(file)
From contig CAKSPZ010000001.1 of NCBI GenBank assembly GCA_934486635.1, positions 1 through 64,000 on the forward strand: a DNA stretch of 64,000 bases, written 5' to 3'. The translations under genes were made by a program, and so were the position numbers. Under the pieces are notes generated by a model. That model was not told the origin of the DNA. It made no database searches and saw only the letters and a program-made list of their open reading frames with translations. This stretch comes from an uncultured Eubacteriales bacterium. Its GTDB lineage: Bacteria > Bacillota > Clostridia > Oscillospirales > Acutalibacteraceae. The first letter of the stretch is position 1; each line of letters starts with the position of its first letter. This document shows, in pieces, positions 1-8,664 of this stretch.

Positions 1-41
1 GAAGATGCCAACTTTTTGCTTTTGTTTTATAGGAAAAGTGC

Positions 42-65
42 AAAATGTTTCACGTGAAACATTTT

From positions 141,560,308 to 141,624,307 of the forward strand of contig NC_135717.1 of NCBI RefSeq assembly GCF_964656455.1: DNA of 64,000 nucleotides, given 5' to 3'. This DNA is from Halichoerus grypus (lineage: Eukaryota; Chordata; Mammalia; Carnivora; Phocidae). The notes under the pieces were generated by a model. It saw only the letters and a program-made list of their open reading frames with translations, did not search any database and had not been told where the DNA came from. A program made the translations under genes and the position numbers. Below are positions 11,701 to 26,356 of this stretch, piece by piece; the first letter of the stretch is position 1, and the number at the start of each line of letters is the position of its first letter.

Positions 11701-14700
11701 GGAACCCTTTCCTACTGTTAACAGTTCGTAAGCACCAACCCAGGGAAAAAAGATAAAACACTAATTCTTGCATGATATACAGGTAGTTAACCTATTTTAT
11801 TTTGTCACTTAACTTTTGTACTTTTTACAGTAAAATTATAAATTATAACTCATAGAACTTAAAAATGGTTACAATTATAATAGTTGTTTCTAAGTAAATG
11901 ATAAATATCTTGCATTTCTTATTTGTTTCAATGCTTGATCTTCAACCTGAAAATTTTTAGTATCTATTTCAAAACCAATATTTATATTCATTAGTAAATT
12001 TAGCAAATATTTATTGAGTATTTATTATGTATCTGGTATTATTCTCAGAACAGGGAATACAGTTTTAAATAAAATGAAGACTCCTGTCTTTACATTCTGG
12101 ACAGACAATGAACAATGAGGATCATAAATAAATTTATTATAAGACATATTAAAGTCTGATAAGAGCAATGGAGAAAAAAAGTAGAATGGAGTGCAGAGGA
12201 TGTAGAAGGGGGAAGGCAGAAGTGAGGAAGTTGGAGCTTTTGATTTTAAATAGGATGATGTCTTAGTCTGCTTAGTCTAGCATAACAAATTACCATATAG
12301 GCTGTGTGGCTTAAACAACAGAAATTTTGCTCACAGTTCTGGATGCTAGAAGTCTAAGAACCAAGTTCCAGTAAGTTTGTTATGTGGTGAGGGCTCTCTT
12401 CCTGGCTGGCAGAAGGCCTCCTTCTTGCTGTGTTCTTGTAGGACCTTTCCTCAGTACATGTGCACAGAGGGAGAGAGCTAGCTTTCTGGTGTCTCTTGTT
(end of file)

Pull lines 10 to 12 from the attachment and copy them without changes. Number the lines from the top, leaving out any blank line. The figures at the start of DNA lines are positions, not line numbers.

11901 ATAAATATCTTGCATTTCTTATTTGTTTCAATGCTTGATCTTCAACCTGAAAATTTTTAGTATCTATTTCAAAACCAATATTTATATTCATTAGTAAATT
12001 TAGCAAATATTTATTGAGTATTTATTATGTATCTGGTATTATTCTCAGAACAGGGAATACAGTTTTAAATAAAATGAAGACTCCTGTCTTTACATTCTGG
12101 ACAGACAATGAACAATGAGGATCATAAATAAATTTATTATAAGACATATTAAAGTCTGATAAGAGCAATGGAGAAAAAAAGTAGAATGGAGTGCAGAGGA